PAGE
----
Content, Content

Reports: Notorious Emotet Botnet Returns After 90 days Dormant

The Emotet botnet has been reactivated after a 90 days hiatus and is actively spreading spam campaigns, the threat intelligence wing of Check Point Software said in its latest Global Threat Index for September 2019.

The security specialist’s researchers first reported Emotet had become active again in August after it receded from cyber attacks in June. Other security defenders, such as Malwarebytes, also warned last month that the trojan had begun pumping out spam.

Some of Emotet’s virulent features include hijacking old mail threats to personalize spearphishing attacks. The malware also can be used as a delivery mechanism for the banking trojan TrickBot and the Ryuk ransomware to steal sensitive information and extortion. Other Emotet campaigns feature emails that contain a link to download a malicious Word file, and some house the malicious document itself. When users open the file, it lures the victims to enable the document’s macros, which then installs the Emotet malware on the victim’s computer. Emotet was the fifth most prevalent malware globally in September, according to Check Point.

“It’s not clear why the Emotet botnet was dormant for 3 months, but we can assume that the developers behind it were updating its features and capabilities,” said Maya Horowitz, Check Point threat intelligence & research director. “It’s essential that organizations warn employees about the risks of phishing emails, and of opening email attachments or clicking on links that do not come from a trusted source or contact. They should also deploy latest generation anti-malware solutions that can automatically extract suspicious content from emails before it reaches end-users.”

Here’s Check Point’s most wanted list for September 2019:

Top malware 3:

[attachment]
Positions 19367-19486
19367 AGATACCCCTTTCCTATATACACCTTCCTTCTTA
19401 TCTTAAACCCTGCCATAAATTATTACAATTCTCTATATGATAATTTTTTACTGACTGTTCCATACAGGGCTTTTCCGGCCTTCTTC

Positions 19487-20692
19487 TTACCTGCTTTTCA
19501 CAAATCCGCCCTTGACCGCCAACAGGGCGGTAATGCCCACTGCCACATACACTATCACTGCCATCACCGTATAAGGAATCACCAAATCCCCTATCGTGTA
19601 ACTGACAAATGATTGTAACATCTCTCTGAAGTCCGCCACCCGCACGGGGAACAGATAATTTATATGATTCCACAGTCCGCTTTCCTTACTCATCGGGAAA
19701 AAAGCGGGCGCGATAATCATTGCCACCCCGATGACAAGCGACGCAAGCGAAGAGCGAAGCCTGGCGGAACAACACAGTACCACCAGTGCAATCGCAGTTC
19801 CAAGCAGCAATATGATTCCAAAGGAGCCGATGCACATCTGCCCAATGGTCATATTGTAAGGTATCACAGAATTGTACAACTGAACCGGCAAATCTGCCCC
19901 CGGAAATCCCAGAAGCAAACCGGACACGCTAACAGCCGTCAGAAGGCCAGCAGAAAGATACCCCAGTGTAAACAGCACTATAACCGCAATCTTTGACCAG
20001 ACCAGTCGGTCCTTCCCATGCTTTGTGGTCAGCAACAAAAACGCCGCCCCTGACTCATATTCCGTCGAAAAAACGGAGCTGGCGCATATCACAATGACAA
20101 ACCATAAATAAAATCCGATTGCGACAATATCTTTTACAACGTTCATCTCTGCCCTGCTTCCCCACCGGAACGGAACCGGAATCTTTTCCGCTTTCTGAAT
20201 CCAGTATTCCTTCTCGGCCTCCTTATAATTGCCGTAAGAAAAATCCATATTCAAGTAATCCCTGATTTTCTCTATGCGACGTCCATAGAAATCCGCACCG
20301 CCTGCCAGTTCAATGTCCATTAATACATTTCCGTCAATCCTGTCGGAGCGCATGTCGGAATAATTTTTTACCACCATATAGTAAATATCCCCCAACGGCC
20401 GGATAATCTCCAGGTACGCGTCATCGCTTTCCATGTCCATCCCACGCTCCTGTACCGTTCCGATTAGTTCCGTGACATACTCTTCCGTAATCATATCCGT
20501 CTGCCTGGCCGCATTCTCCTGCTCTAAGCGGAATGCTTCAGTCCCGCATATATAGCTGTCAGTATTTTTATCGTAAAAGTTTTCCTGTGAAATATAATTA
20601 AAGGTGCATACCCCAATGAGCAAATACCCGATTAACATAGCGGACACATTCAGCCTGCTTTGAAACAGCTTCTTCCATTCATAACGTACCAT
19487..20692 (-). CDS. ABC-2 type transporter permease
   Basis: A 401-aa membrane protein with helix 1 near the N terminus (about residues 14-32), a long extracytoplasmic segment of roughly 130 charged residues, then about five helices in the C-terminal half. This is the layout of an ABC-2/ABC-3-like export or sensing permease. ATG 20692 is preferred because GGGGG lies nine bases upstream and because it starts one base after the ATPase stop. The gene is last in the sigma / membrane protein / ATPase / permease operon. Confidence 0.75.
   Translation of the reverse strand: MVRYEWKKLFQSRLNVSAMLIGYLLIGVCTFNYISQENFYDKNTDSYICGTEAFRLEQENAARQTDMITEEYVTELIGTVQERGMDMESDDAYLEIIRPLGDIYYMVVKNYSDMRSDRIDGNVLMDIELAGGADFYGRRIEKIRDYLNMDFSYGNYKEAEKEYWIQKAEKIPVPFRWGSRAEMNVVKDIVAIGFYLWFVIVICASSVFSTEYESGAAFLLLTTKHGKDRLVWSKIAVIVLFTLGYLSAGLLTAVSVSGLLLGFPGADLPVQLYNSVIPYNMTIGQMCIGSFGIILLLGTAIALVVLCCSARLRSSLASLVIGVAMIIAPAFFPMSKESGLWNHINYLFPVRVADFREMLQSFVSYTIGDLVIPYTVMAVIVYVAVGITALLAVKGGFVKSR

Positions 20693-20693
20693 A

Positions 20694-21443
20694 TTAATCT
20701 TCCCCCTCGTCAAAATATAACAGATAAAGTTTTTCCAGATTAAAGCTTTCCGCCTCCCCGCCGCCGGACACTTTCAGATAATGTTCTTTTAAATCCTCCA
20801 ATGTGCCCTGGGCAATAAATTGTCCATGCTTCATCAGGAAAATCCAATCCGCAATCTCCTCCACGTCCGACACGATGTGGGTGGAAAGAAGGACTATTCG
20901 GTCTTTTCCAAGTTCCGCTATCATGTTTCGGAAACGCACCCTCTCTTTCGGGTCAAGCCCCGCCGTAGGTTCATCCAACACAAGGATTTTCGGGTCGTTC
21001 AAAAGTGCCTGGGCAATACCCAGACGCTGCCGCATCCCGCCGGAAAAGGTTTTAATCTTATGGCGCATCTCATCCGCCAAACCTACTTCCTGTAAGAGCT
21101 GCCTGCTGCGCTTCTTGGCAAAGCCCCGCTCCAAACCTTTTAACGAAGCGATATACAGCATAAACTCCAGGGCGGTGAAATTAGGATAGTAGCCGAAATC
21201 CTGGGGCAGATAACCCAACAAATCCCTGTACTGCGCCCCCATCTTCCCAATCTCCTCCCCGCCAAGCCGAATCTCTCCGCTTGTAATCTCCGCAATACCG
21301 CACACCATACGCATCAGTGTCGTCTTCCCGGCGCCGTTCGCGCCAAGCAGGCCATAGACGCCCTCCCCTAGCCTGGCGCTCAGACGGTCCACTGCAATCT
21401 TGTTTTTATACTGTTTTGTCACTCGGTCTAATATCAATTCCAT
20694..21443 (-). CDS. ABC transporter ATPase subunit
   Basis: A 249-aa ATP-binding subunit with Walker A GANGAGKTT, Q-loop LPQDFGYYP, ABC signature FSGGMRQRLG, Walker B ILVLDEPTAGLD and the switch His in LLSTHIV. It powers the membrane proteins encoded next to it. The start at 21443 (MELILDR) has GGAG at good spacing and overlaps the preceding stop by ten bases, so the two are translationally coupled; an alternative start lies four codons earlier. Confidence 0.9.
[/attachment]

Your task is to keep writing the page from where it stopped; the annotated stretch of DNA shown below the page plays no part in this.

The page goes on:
The Jsecoin JavaScript cryptominer that can be embedded in websites leads the top malware list, impacting 8 percent of organizations worldwide. XMRig, an open-source CPU mining software, is the second most popular malware, followed by AgentTesla, an advanced RAT, both with a global impact of 7 percent. Jsecoin’s share is up for the month as is AgentTesla's while XMRig slipped.

Top 3 most wanted mobile malware:

Lotoor, an Android hacking tool, was the most prevalent mobile malware, followed by adware AndroidBauts and Hiddad, Android malware that repackages legitimate apps and then releases them to a third-party store.

Most Exploited vulnerabilities:

The MVPower DVR Remote Code Execution vulnerability leads the top exploited vulnerabilities list with a global impact of 37 percent. The Linux System Files Information Disclosure vulnerability is second, closely followed by the Web Server Exposed Git Repository Information Disclosure, with both impacting 35 percent of organizations around the world. All three vulnerabilities’ impact on organizations worldwide rose for the month.

The entire Top 10 list can be read here.

D. Howard Kass

D. Howard Kass is a contributing editor to MSSP Alert. He brings a career in journalism and market research to the role. He has served as CRN News Editor, Dataquest Channel Analyst, and West Coast Senior Contributing Editor at Channelnomics. As the CEO of The Viewpoint Group, he led groundbreaking market research.